“It is an insane situation. These attacks are based on nothing substantial. Henrik Dahl said something about not trusting the research. But what does that even mean? The statement in itself is shocking, but what is even more shocking is that it was accepted as a valid one,” says Florence Villesèche.
Florence Villesèche is an Associate Professor at the Department of Management, Politics and Philosophy and the Co-Academic Director of CBS’ Diversity and Difference platform, and right now, her primary fields of research in gender, diversity and identity are under siege.
From the Danish parliament’s rostrum, in opinion pieces and articles in Danish newspapers, the two politicians Henrik Dahl and Morten Messerschmidt have lashed out at research into gender and migration.
“I have no trust in gender research. I have no trust in racism and migration researchers. I trust a few researchers within the field of the Middle East studies, but far from everyone,” said Henrik Dahl to the Danish news broadcasting company DR.
And Morten Messerschmidt calls for action against “women-equality-what-am-I-feeling-this-morning kinds of studies.”
The debate the two politicians have ignited has now resulted in the passing of a parliamentary resolution supported by members from seven parties; S, V, DF, K, NB, LA and KD.
“The Parliament expects the university managements to continuously safeguard that self-regulation of scientific practice is functioning. In other words, that unidirectionality is avoided, that politics is not disguised as science, and that it must not be possible to systematically avoid legitimate professional criticism.”
This debate has never been on track – it was derailed from the beginningJannick Friis Christensen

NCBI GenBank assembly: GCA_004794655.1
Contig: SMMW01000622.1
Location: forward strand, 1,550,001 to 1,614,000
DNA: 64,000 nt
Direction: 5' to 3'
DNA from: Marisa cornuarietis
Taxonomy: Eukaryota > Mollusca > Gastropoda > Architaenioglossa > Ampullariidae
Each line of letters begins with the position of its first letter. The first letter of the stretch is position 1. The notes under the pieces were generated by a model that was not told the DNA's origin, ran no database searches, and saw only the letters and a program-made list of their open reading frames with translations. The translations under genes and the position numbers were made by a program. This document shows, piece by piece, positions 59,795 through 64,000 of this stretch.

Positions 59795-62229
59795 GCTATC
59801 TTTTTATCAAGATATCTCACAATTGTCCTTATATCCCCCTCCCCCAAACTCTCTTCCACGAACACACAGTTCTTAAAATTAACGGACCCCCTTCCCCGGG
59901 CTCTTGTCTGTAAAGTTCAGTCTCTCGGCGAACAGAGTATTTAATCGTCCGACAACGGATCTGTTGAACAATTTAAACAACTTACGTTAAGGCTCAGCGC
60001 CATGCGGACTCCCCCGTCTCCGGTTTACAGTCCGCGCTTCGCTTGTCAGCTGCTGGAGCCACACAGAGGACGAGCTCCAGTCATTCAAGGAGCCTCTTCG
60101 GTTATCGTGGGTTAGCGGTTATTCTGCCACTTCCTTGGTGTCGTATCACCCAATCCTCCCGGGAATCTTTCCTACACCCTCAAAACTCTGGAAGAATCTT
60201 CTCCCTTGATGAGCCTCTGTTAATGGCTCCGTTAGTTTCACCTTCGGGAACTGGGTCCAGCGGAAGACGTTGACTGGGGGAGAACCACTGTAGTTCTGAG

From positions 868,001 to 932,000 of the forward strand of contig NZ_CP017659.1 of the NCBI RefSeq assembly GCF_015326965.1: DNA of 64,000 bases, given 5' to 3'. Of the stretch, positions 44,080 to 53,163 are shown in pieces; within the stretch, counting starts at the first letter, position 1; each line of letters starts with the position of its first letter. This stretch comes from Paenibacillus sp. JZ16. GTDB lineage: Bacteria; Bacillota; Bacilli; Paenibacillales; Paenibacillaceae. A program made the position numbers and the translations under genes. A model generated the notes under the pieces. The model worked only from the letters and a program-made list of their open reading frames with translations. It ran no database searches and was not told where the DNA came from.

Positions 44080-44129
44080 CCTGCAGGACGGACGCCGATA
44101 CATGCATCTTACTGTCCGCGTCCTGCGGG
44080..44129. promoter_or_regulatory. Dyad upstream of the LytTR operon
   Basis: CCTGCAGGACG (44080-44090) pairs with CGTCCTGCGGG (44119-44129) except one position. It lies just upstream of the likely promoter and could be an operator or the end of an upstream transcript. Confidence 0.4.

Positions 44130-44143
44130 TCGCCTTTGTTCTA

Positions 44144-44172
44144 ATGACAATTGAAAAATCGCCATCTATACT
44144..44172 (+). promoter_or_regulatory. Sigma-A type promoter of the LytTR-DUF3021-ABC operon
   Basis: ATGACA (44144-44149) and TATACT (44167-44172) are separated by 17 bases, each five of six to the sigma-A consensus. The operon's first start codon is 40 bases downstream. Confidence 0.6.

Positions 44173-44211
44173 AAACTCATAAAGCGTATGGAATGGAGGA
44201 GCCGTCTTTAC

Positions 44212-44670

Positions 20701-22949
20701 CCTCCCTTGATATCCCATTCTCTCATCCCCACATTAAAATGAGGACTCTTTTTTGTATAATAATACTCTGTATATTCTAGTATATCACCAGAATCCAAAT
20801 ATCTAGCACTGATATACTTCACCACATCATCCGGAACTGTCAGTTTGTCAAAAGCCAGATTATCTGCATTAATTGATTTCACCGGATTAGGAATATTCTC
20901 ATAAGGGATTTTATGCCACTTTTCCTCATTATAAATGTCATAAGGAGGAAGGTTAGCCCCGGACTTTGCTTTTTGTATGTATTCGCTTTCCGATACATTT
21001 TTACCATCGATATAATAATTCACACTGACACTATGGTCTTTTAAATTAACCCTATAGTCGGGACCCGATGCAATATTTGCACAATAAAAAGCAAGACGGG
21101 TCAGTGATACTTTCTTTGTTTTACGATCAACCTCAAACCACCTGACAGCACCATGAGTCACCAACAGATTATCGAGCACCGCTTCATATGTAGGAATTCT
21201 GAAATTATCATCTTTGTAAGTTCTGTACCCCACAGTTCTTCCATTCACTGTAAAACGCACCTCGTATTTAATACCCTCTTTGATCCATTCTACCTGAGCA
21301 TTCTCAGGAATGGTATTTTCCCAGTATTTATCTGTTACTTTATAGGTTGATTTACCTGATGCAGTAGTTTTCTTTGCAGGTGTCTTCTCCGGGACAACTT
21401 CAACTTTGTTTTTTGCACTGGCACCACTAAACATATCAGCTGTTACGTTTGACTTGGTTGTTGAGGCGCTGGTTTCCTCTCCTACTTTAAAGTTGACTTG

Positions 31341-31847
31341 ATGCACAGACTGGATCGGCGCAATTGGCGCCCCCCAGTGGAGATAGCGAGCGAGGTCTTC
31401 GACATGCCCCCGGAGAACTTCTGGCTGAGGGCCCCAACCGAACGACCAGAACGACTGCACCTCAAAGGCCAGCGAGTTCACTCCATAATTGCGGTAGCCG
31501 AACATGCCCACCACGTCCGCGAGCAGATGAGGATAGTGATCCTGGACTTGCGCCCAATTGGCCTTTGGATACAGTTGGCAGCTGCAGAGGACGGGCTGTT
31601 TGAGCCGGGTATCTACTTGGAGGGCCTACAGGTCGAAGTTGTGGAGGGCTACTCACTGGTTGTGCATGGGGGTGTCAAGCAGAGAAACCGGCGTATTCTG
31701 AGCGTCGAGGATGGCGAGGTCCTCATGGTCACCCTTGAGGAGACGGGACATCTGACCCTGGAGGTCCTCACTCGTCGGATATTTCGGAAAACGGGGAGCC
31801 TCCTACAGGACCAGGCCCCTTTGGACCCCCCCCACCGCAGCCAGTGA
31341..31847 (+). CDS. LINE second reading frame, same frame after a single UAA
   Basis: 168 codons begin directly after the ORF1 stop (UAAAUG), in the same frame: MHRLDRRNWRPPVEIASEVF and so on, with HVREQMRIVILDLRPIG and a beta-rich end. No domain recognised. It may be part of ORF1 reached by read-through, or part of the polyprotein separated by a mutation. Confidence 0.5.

Jannick Friis Christensen, Postdoc at the Department of Management, Politics and Philosophy, researches the intersections of business sociology, organization theory and pride and has been following the debate, as it also deeply concerns him and his fields of research.
“I have tried to distance myself from the debate, as your time can easily get consumed by keeping track of who says what, and it keeps me from doing my research if I have to argue against or resolve allegations,” he says, stressing one particular problem with the whole debate.
“This debate has never been on track – it was derailed from the beginning. They claim that there is a problem without at any given point delivering the evidence to support their claims. And that’s a real issue. They would fail their exams if they presented this kind of anecdotal argumentation,” he says.
An insult to researchers
The two politicians have publicly named specific researchers who they believe are not trustworthy. For example, Henrik Dahl has called a professor from the University of Copenhagen “notoriously blinkered” and that he has “slept for 50 years”.
On the question of whether research and researchers can be trusted, Florence Villesèche says:
“The short answer is yes. Of course, you have examples of bad research in any field, like Milena Penkowa in neuroscience, but that does not make an entire field rotten,” she says and continues:
“The problem here is that a lot of people don’t understand how research and academia work. We have internal and external checks and balances to ensure the quality of the research. So, there is very little chance that work with poor methods and poor data will be accepted and published,” she says.
She points out that researchers can also have fierce disputes about research results, but that does not make the research bad.
“It is not as if we invent things out of the blue, we are scientists in a community where you enter into debates, and often we don’t agree. That’s also the case in ‘hard’ science where, for example, we have all witnessed that in the Covid-19 crisis, with medical experts disagreeing with each other. That’s how it works. The problem is when politicians decide whether the topic you are researching is good or bad.”